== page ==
In a previous lesson, we discussed the words finalement and enfin, which both mean "finally" but have different connotations. Now we'll look at the related phrase à la fin, which can also mean "finally," but is more aptly translated as "in the end":
Comme une larme à la fin de l'histoire
Like a tear at the end of the storyPlay Caption
However, like enfin, which is often used as a filler word equivalent to "well," "I mean," "in any case," or "come on," à la fin also has a more colloquial meaning. It's used to express frustration, when you've had enough of something and want it to be done with, or when you're fed up with someone's behavior:
Tu deviens ridicule à la fin avec cette histoire.
You're becoming ridiculous with this story at this point.Play Caption
Mais qu'est-ce que t'as à la fin avec ce garçon?
But what is it with you and this boy, ultimately?Play Caption
Mais arrête à la fin!
But stop it already!Play Caption
In this sense, à la fin overlaps with enfin, which can also be used to express frustration:
Mais enfin, relève-toi!
Come on, stand up!Play Caption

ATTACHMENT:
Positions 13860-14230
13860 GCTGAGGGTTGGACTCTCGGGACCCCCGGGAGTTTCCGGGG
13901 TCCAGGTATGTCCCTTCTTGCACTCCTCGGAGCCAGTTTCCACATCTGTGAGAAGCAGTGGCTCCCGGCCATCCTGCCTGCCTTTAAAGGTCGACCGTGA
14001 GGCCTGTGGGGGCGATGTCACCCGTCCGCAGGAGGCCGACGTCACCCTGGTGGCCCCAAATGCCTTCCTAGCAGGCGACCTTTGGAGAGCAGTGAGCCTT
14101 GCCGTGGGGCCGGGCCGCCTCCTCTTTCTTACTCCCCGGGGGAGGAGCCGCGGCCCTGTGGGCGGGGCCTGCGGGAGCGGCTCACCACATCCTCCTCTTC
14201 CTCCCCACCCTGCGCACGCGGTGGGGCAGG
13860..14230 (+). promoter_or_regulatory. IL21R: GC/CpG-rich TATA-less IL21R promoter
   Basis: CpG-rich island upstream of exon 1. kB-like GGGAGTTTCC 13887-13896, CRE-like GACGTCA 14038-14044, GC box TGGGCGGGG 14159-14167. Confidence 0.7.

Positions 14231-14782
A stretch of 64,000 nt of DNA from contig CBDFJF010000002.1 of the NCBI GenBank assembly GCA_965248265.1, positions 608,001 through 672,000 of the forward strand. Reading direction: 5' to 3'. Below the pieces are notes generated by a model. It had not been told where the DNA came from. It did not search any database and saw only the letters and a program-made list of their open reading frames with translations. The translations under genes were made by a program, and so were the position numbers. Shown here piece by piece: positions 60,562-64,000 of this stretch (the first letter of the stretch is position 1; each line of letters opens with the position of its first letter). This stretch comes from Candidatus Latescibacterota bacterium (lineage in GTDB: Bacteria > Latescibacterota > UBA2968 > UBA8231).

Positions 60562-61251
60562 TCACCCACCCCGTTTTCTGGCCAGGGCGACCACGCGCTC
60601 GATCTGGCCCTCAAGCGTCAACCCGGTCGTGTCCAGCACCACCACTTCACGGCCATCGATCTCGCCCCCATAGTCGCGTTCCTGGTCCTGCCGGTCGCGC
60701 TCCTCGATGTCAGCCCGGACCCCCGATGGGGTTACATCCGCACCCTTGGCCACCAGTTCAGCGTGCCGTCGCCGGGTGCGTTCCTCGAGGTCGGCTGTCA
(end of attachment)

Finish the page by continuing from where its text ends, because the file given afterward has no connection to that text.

You can even use the two in the same sentence, when you're really frustrated:
Enfin de quoi vous parlez à la fin?
Well, what are you talking about now?Play Caption
Mais enfin, elle est dingue, cette histoire à la fin!
But come on, this story is crazy now!Play Caption
But that's not all! There's yet another word that's used informally for this purpose: encore (still, again). Patricia gives a succinct explanation of this in her video on encore and toujours:
Enfin le mot "encore" peut désigner l'impatience ou le mécontentement par rapport à un événement qui se répète ou continue. Par exemple, la phrase: Quoi encore?
Finally, the word "encore" can indicate impatience or dissatisfaction with regard to an event that repeats or continues. For example, the sentence: What now? [What is it now?]
Captions 17-21, Le saviez-vous? Utilisation de "encore" et "toujours" - Part 2Play Caption
Patricia also uses two phrases meaning "to be fed up with" or "to be sick/tired of" in this video—en avoir assez de and en avoir marre de:
Ah! Encore lui! C'est clair, ça veut dire que on en a assez de le voir. On en a marre de lui.
Ah! Him again! It's clear, it means that we're tired of seeing him. We're sick of him.
Captions 25-28, Le saviez-vous? Utilisation de "encore" et "toujours" - Part 2Play Caption
You now have all you need to vent your frustrations in French!